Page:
From an egg, Baxter the Owl was born and given the purpose of spreading spirit during the 50th anniversary celebration.
But that was three years ago, and he’s stuck around.
Baxter’s big reveal at a 2014 winter pep rally tied in with the anniversary festivities, which brought back pieces of SCDS history. The owl was the official mascot from the school’s 1964 founding to the mid-80s when it was replaced by the Cavalier, the current mascot, in a student vote suggested by former headmaster Doug Crone.
According to former teacher Daniel Neukom, the name came from the basketball team, the Cleveland Cavaliers, as the team was popular in the late ’80s when they were regular playoff contenders.
“It would be like calling yourself the Giants after the Giants had won the World Series – you want some of the good luck to rub off on you,” he said.
However, Neukom pointed out that the Cavaliers – the group that SCDS’s own Cavalier costume is modeled after – were a band of conservative nobles who backed Charles I, the king of England, against the Roundheads, English Protestants who opposed the king, in the English Civil War of the mid-17th century.
Neukom noted that Charles was an “arrogant and not very intelligent fellow,” and that the Cavaliers were “hardly the most admirable group.”
“Making us the Cavaliers makes us look like we’re the nobility (and) out of touch with the people,” he said.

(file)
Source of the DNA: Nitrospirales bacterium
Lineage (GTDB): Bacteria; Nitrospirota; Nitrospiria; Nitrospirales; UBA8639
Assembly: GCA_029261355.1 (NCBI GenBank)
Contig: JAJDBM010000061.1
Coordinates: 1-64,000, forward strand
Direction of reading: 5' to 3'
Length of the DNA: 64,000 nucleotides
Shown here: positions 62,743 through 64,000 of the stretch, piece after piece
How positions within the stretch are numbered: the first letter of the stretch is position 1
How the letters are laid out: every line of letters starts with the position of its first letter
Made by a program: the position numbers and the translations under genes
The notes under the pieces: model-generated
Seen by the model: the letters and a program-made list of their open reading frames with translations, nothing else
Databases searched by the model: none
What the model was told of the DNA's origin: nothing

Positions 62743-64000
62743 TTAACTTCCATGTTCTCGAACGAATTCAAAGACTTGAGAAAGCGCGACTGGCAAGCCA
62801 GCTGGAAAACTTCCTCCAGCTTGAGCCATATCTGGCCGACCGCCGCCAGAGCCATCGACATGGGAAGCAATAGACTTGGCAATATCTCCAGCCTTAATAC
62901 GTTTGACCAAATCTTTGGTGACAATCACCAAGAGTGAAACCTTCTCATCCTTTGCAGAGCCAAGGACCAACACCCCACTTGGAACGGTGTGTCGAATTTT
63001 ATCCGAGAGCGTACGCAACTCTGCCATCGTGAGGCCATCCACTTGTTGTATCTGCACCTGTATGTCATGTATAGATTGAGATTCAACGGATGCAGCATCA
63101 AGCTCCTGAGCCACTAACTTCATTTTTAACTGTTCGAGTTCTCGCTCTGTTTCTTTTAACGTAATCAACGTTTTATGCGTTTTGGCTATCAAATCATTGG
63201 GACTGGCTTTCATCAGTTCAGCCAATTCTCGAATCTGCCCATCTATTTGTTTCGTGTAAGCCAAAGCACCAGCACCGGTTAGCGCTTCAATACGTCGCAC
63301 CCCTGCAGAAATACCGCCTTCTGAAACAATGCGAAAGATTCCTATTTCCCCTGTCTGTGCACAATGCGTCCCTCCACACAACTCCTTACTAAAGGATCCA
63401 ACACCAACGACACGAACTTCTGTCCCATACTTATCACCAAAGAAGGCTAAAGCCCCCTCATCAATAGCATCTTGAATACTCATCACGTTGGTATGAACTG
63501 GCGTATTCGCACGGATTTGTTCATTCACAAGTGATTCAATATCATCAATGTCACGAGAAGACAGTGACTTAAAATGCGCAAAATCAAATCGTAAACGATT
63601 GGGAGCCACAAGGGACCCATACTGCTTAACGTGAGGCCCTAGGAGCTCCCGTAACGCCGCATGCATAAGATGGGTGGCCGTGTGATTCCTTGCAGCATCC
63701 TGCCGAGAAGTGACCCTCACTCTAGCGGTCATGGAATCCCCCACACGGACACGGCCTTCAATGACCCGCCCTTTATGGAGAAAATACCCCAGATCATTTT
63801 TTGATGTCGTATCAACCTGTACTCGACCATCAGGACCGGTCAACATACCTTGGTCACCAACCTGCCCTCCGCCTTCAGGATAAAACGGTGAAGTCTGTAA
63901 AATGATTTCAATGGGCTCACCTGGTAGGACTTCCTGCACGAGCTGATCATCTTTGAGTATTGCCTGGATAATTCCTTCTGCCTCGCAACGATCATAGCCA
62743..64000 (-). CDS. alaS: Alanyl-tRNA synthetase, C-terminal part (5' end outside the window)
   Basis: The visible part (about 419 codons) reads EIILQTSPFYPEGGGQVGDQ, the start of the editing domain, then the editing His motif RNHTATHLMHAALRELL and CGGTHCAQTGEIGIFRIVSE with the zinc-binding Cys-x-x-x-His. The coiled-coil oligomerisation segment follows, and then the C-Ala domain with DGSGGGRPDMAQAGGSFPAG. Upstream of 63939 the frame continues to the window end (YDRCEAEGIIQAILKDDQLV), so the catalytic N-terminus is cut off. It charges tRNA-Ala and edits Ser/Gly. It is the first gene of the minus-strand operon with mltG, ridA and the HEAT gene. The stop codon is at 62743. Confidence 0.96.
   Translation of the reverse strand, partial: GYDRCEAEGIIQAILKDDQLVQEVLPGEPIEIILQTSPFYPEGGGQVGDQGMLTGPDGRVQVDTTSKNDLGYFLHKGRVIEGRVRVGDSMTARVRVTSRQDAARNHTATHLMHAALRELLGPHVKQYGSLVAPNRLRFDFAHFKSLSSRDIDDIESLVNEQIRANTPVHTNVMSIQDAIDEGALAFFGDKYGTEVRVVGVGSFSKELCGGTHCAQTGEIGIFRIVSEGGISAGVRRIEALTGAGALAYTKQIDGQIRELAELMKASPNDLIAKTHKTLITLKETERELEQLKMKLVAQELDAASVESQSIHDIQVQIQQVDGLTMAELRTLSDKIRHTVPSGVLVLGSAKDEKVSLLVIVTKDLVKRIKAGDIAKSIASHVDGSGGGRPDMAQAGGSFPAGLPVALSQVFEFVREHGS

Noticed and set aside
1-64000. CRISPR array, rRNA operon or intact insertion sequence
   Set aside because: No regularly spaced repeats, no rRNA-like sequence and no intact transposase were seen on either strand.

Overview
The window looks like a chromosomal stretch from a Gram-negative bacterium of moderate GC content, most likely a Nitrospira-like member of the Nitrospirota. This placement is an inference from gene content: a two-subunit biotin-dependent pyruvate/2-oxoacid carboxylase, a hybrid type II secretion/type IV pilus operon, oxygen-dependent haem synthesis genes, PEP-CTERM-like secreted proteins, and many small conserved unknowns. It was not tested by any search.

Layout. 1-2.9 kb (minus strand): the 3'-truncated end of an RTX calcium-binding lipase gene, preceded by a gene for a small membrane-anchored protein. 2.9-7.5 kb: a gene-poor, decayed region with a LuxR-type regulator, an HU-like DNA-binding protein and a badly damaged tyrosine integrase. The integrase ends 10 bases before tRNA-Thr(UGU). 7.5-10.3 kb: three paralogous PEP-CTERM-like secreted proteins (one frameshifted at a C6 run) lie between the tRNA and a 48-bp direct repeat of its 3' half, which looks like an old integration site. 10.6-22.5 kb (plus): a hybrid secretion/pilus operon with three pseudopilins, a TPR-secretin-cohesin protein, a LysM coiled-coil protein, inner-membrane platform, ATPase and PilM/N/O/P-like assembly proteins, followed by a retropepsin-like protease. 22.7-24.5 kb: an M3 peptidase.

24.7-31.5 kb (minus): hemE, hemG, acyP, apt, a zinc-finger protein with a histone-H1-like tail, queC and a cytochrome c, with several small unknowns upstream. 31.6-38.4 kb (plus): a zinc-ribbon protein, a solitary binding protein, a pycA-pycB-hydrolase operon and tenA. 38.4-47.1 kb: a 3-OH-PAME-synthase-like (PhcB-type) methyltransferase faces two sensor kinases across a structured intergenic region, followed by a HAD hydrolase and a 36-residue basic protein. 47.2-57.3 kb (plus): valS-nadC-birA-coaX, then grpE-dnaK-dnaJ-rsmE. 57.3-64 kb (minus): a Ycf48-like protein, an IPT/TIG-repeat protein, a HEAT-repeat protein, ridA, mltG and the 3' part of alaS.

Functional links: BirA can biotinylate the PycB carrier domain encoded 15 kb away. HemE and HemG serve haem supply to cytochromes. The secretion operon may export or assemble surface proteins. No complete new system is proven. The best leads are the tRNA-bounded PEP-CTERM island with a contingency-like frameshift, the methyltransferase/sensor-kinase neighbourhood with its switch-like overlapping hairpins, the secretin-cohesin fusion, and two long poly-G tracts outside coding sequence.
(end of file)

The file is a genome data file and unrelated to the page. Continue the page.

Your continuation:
On the other hand, the owl mascot was inspired by a family of burrowing owls that lived underneath the power poles on the SCDS playing fields.
“It seemed because (the owls) were on the grounds of Country Day and because owls always stand for wisdom that that would be the perfect mascot for the school,” Neukom said.
So it was only fitting that a year of celebrating SCDS history would include becoming the Owls again.
Hence, Baxter was created, named in a contest (beating out Alice, Bob and Owlfred) and welcomed into the SCDS community, showing up multiple times throughout the year at pep rallies and other events.
When 2014-15 was over, students reverted to being the Cavaliers, and Baxter’s time was over – well, supposed to be. After all, he was simply acting as a figurehead for one part of the school’s history.
But there was a problem: Baxter had been created, named and welcomed into the SCDS community.
In other words, he had been integrated into school life.
“Kids loved him,” head of high school Brooke Wells said.
According to Wells, Baxter has become “our thing” since the 50th anniversary year.
“(Now when) he walks down to the lower school, all the kids yell, ‘Baxter!’” he said.
So how could Baxter – now such a large part of SCDS – be just taken away?
Acknowledging that Baxter had become a bigger part of the community, Student Council started using the costume, saving Baxter from a life spent in a storage box.
Student Council adviser Patricia Jacobsen said Baxter attends many events where lots of children are.
“Baxter doesn’t roam around the high school,” Jacobsen said. “He goes to the pep rally and other events where littles will be.”